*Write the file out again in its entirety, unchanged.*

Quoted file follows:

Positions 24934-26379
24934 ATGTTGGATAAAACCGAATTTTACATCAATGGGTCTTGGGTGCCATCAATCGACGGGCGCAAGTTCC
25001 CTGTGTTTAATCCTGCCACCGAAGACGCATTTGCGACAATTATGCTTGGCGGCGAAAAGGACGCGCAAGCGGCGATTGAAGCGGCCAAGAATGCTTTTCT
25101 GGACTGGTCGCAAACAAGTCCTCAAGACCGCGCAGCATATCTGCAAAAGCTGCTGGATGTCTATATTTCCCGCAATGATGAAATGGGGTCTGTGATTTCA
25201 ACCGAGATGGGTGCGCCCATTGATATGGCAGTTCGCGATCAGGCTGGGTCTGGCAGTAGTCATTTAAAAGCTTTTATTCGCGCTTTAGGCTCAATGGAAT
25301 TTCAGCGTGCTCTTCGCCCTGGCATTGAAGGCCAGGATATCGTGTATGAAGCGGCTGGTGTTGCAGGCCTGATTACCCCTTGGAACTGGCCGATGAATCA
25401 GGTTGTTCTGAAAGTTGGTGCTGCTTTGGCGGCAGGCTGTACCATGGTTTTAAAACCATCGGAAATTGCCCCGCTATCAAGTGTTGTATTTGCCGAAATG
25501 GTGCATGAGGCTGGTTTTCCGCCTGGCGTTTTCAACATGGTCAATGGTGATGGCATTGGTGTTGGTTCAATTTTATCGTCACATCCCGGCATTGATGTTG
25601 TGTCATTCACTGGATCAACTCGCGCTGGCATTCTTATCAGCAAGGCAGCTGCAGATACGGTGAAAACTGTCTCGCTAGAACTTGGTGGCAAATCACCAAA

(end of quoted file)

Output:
Positions 24934-26379
24934 ATGTTGGATAAAACCGAATTTTACATCAATGGGTCTTGGGTGCCATCAATCGACGGGCGCAAGTTCC
25001 CTGTGTTTAATCCTGCCACCGAAGACGCATTTGCGACAATTATGCTTGGCGGCGAAAAGGACGCGCAAGCGGCGATTGAAGCGGCCAAGAATGCTTTTCT
25101 GGACTGGTCGCAAACAAGTCCTCAAGACCGCGCAGCATATCTGCAAAAGCTGCTGGATGTCTATATTTCCCGCAATGATGAAATGGGGTCTGTGATTTCA
25201 ACCGAGATGGGTGCGCCCATTGATATGGCAGTTCGCGATCAGGCTGGGTCTGGCAGTAGTCATTTAAAAGCTTTTATTCGCGCTTTAGGCTCAATGGAAT
25301 TTCAGCGTGCTCTTCGCCCTGGCATTGAAGGCCAGGATATCGTGTATGAAGCGGCTGGTGTTGCAGGCCTGATTACCCCTTGGAACTGGCCGATGAATCA
25401 GGTTGTTCTGAAAGTTGGTGCTGCTTTGGCGGCAGGCTGTACCATGGTTTTAAAACCATCGGAAATTGCCCCGCTATCAAGTGTTGTATTTGCCGAAATG
25501 GTGCATGAGGCTGGTTTTCCGCCTGGCGTTTTCAACATGGTCAATGGTGATGGCATTGGTGTTGGTTCAATTTTATCGTCACATCCCGGCATTGATGTTG
25601 TGTCATTCACTGGATCAACTCGCGCTGGCATTCTTATCAGCAAGGCAGCTGCAGATACGGTGAAAACTGTCTCGCTAGAACTTGGTGGCAAATCACCAAA